Skip to content

Creatures of habit

From The Briefing:

“I really should be more disciplined…”

How often do you experience that gaping chasm between ‘should be’ and ‘is’ in your regular daily habits? Most of us can think of good habits we’d really like to develop, but somehow have never got around to it. If you’re a Christian, some of those habits you wish to develop possibly include things like regular prayer and Bible reading; intentional care for others; disciplined consumption; not spending too much time online, etc. You may have heard countless times that these things are important; you’ve probably nodded sagely in agreement; you may even have spoken about them many times out loud in sentences that begin, “I really should…”. But you’ve just never got around to turning them into lasting habits. Maybe that’s because your desire to develop these habits has never been anything more than a vague wish. Or maybe you don’t know where to start. Or maybe you’ve tried repeatedly to develop these habits and failed miserably.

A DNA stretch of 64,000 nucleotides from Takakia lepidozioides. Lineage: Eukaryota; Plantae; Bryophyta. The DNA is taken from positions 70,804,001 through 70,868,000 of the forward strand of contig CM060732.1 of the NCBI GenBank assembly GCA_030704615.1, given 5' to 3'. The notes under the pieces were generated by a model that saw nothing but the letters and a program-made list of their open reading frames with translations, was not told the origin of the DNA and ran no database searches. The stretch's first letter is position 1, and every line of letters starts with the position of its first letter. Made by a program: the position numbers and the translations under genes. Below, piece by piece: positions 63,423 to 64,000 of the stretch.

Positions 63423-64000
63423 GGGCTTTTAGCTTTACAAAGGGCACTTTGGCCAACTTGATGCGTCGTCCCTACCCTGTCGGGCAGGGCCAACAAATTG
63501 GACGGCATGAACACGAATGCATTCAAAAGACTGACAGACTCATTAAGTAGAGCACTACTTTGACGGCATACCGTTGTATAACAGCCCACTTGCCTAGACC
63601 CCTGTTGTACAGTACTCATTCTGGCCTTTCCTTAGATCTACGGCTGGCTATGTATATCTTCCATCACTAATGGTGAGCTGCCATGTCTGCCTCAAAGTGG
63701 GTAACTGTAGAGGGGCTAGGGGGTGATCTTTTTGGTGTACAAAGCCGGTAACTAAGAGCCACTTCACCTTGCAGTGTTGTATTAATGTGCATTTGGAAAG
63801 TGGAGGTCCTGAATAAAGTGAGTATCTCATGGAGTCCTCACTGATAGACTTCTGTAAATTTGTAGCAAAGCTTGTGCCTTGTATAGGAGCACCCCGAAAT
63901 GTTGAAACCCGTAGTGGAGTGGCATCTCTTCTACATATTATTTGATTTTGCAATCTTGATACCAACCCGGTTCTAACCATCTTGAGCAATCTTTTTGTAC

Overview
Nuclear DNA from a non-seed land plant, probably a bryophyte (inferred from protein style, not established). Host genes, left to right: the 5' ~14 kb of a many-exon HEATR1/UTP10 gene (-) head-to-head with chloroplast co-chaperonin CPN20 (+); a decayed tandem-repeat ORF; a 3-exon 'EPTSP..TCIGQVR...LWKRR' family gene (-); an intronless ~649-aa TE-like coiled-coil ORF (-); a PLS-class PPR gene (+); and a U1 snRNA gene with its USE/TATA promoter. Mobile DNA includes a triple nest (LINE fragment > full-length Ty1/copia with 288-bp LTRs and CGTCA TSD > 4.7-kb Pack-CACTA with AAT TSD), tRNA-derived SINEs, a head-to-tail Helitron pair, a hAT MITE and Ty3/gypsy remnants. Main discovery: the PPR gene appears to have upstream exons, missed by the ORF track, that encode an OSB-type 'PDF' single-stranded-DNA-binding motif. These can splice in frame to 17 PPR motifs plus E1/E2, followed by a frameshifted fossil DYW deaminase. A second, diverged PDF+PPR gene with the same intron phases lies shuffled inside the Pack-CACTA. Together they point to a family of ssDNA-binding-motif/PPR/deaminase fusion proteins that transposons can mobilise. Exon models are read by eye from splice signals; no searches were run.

“Oh no,” you might be thinking, “not another article telling me to read the Bible and pray more!” No, that’s not what this article is about. What would be the point? You already know you should read the Bible and pray more. If you’re like me, your problem isn’t knowing it, it’s doing it. And that’s a real problem, isn’t it? So this is an article to help you understand yourself a bit more, and to give you a few ideas about how to go about actually getting into these habits. You might object, “But I don’t have a disciplined personality, this isn’t going to work for me.” If that’s you, let me ask you a simple question: do you brush your teeth every day? If you answered “yes”, then this article is for you.1 Personality has nothing to do with it. If you brush your teeth every day, you’ve already proved that you have the ability to develop good, lasting habits. And if you can do it with teeth-brushing, you can do it in other areas too.